Burrito Kitchens. They are perfect. Unfortunately, they're based in Colorado and freshly-made-in-small-batches is their thing, making delivery to Amsterdam kind of impossible.
I've never tried making my own, because I love the aforementioned so very much and, for years, could get them right around the corner. But most mornings lately, I've been jonesing for one, maybe because I'm still smarting from a bad bout of homesickness, maybe because the weather has lost its pulse here on the North Sea. Either way, I needed the clock to read burrito o'clock, pronto.
After browsing gads of recipes and not feeling right about any of them, I came up with six commandments my dream burrito must adhere to:
1. It must NOT be, in any way, dry. Ick. Big wads of plain, fresh spinach are nice in salads, but keep them the hell away from my burrito.
2. It must not contain meat. (I'm not a vegetarian but don't cook meat at home and do my best to only eat it a few times per year.)
3. It must be full-flavored and filling (possible but an extra challenge when following rule no. 2).
4. It must contain a variety of textures and flavors (crunchy, creamy, fresh, cooked).
5. It must not be greasy (also possible but challenging, when rule no. 1 is taken into consideration).
6. It must be healthy enough to eat on a daily basis.
After a little tweaking, I have a surprising concoction that is worthy of batch freezing, of serving to guests, of eating every day. Twice a day, even.
Happy wrapping, folks. Uh, your burrito, sicko.
Sauce (courtesy of Recipe Girl, verbatim. I'm not messing with perfection.)
- 2 tablespoons olive oil
- 3 teaspoons ground cumin, divided
- 1/4c (32g) all-purpose flour
- 1/4c (55g) tomato paste
- 14.5oz (430ml) vegetable broth/stock
- 3/4c (175ml) water
- Kosher salt and freshly ground black pepper
- 20 large vegetarian tortillas (many are made with lard)
- olive oil, as needed
- 14 eggs (preferably organic and free-range), beaten
- 4 Tablespoons sweet chili sauce (or 2 Tablespoons hot sauce and a pinch of sugar)
- 2 cups (500g) frozen spinach
- juice from one lime
- salt + pepper, to taste
- 2.5 (500g) cups tofu crumbles
- 2 teaspoons soy sauce
- 1 Tablespoon oregano, fresh or dried
- 8 sun-dried tomatoes, rehydrated in hot water and cut into strips
- 2 green/spring onions, finely sliced
- 2 red onions, caramelized (follow this easy tutorial)
- Cheese of your choice (cheddar/Colby jack/jong Gouda or Belegen work well), shredded
- Hot sauce (Tabasco, Sriracha, etc.)
- sliced avocado, salsa, chives, fresh chilies, and light sour cream, to serve (optional)
- Prepare the sauce: In a medium saucepan, heat the oil over medium heat Add 2 teaspoons cumin, flour and tomato paste. Cook, whisking constantly, for 1 minute. Slowly whisk in the broth and water; bring to a boil. Reduce the heat to low and simmer until slightly thickened (5 to 7 minutes). Season with salt and pepper to taste, transfer to a bowl, and set aside.
- Heat 1 teaspoon olive oil in a large sauté pan or wok over medium heat, until shimmering. Mix the sweet chili sauce into the beaten eggs, then scramble the mixture in the pan, stirring constantly. Do not overcook. Scramble until the eggs have firmed up but are still glossy. Remove from the pain immediately and transfer to a bowl. Set aside.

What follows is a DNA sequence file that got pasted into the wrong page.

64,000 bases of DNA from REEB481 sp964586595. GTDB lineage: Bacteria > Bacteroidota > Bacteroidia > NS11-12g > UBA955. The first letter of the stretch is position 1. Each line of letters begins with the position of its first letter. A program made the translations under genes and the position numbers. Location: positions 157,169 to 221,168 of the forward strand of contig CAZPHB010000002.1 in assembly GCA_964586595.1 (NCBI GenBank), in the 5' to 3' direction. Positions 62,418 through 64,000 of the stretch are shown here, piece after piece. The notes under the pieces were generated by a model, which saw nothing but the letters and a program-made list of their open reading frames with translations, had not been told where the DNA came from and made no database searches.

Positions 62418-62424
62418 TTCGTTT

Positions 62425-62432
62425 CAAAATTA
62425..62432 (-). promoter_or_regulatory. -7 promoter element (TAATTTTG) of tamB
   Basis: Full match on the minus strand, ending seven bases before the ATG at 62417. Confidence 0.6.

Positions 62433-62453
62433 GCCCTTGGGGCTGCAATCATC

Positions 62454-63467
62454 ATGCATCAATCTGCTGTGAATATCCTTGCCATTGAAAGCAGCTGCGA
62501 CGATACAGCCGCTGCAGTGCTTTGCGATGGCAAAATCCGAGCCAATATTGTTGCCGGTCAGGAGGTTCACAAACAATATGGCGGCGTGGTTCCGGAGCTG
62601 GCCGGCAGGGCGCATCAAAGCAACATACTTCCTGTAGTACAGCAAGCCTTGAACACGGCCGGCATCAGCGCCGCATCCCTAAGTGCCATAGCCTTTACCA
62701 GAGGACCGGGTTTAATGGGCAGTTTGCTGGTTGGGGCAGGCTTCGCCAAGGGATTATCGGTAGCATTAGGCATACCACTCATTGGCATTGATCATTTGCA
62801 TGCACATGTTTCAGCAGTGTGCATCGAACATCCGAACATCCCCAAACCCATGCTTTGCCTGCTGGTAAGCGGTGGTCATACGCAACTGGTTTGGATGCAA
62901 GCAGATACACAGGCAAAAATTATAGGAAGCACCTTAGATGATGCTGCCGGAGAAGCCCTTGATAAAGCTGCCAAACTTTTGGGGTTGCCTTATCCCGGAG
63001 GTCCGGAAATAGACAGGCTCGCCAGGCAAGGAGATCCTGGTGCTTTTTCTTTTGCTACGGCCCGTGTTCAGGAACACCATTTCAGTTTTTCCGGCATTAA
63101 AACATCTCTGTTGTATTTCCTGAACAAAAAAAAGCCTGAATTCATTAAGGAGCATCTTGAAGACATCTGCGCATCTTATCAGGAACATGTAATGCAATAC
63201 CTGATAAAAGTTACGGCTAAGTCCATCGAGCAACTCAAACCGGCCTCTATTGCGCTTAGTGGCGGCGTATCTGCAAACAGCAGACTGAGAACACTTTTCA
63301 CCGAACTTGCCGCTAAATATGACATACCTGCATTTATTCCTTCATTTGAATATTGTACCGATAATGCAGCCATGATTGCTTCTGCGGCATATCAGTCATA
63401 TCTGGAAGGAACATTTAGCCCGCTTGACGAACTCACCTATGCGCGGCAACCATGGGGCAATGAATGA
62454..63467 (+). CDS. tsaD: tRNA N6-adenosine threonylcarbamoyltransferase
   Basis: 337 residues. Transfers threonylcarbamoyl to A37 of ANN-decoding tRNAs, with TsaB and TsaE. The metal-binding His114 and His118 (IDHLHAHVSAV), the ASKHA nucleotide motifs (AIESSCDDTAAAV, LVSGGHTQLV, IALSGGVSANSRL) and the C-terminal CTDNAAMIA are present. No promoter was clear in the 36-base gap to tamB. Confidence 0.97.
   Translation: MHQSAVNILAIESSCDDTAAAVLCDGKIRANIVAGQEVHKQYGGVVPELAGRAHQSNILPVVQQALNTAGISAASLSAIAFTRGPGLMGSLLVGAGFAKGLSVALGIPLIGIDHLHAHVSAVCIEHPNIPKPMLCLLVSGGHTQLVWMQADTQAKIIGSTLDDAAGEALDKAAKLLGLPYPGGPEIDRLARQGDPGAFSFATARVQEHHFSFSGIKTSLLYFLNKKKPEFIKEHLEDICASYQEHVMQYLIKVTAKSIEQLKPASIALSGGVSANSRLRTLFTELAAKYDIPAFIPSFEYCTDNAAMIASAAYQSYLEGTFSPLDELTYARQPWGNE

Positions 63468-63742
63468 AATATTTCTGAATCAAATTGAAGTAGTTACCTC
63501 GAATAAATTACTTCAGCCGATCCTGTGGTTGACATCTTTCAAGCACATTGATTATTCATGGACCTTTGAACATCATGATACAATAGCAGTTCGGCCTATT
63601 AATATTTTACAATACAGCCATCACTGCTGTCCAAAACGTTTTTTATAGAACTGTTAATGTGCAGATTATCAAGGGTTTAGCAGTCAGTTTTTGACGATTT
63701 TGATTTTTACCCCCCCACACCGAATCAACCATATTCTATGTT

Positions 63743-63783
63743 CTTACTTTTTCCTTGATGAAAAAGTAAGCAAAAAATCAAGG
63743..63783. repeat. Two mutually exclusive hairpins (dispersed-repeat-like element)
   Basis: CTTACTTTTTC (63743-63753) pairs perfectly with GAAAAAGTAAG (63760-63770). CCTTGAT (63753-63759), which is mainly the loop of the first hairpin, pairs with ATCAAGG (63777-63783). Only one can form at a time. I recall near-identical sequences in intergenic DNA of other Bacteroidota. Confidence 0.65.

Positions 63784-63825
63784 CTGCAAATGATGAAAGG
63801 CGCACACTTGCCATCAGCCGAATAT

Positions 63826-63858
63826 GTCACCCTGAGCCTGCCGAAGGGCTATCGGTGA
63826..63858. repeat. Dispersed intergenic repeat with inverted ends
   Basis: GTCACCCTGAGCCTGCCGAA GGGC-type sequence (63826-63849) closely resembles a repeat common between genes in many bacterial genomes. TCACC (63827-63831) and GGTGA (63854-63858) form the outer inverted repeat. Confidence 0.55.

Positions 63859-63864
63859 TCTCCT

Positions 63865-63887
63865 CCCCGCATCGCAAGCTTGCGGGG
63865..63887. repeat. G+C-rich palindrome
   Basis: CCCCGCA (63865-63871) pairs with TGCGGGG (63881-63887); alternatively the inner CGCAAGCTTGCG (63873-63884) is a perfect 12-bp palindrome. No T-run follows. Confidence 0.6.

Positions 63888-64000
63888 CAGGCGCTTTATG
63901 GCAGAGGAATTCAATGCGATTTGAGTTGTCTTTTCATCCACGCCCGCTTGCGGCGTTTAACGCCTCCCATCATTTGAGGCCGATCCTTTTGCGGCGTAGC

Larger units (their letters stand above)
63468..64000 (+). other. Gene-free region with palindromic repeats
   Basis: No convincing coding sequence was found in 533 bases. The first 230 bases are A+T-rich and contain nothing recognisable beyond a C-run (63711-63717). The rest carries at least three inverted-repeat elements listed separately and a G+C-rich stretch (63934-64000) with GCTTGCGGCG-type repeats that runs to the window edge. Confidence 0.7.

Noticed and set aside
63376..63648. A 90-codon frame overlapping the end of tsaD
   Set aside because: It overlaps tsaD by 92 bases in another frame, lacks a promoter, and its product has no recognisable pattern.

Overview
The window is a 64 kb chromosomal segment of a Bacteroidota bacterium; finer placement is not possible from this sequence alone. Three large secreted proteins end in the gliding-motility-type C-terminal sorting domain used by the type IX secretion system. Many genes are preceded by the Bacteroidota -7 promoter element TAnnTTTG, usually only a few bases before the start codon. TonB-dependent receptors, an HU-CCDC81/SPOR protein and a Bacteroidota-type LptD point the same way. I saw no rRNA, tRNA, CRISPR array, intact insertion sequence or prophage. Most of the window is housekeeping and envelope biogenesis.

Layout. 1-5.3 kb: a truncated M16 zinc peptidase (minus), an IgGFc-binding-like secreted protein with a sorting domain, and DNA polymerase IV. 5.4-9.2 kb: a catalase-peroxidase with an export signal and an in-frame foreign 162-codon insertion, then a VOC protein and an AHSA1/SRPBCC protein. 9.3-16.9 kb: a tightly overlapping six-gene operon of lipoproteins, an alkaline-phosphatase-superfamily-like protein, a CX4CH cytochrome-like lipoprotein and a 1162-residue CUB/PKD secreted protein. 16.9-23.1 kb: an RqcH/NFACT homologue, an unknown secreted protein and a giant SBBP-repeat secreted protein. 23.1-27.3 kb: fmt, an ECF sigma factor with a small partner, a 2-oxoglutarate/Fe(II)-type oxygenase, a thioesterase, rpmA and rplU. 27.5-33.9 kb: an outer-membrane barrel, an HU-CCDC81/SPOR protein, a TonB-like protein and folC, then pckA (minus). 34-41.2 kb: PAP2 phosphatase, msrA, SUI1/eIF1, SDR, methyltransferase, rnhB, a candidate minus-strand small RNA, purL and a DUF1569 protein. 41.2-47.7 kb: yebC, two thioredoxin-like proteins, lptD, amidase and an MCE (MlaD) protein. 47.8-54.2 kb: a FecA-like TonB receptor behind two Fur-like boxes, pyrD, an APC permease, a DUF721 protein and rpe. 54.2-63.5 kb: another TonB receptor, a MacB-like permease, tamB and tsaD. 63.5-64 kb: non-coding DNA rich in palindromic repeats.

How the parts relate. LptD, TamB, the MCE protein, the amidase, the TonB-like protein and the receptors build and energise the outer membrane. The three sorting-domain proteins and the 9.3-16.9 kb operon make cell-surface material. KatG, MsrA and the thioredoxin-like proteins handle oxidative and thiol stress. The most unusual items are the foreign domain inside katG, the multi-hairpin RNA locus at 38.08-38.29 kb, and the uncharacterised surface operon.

- In the same pan, reheat another teaspoon of olive oil over medium-high heat until shimmering. Tip in the frozen spinach (either still frozen or thawed is A-OK), and cook until most of the moisture has evaporated from the pan and the spinach looks dry-ish and fluffy. Stir frequently to avoid sticking. Add the lime juice and cook another minute or so over high heat until the liquid from the juice has evaporated and the mixture is fragrant. Transfer to a bowl and season with salt and black pepper, to taste. Set aside.
- In the same pan, reheat another teaspoon of olive oil over high heat until shimmering. Cook the tofu crumbles, soy sauce, and oregano, stirring constantly, until browned and fragrant, about 4-6 minutes. Transfer to a bowl. Set aside.
- Caramelize the onions, using this tutorial. This part will take about 30-40 minutes. Do not rush. Believe me, correctly caramelized onions are worth every second. Transfer to a small bowl and set aside.
- Put your shredded cheese, chopped green onions, and rehydrated sun-dried tomatoes in separate bowls.
- Now, the fun part: assembly. Stack your tortillas on a plate, cover with a damp kitchen towel, and heat in the microwave for 1 minute, or put in a warm oven for 4-5 minutes. Arrange all your bowls within arm's reach.
- Starting with the tortilla on the top of your stack, start filling. Two tips: Do not overfill, and keep the ingredients in the bottom third of the tortilla. Spread a tablespoon of sauce in this area, add a spoonful of eggs, then pile on a little dollop of other desired ingredients. With the exception of sauce and eggs, I didn't use every topping in every burrito, so each one would taste a little different. Some I made more oniony, some I made more "meaty," and some spicier than others with a generous dash of hot sauce.
- Wrap it up. Although I'm still perfecting my burrito-wrapping technique, mine have ceased falling apart since I started using this method.
- Roll up each burrito in a piece of parchment paper, follow with a layer of aluminum foil, and freeze.
- To reheat, remove foil, keeping parchment in place. Microwave on high for 4 minutes, or until hot in the center. I suppose there's a way to do this in the oven, but you'll have to work that out for yourself. If I don't have time to shower, I don't have time to preheat my oven to warm up a burrito.
- Eat as is, or serve with any combination of sliced avocado, salsa, chives, fresh chilies, and/or light sour cream.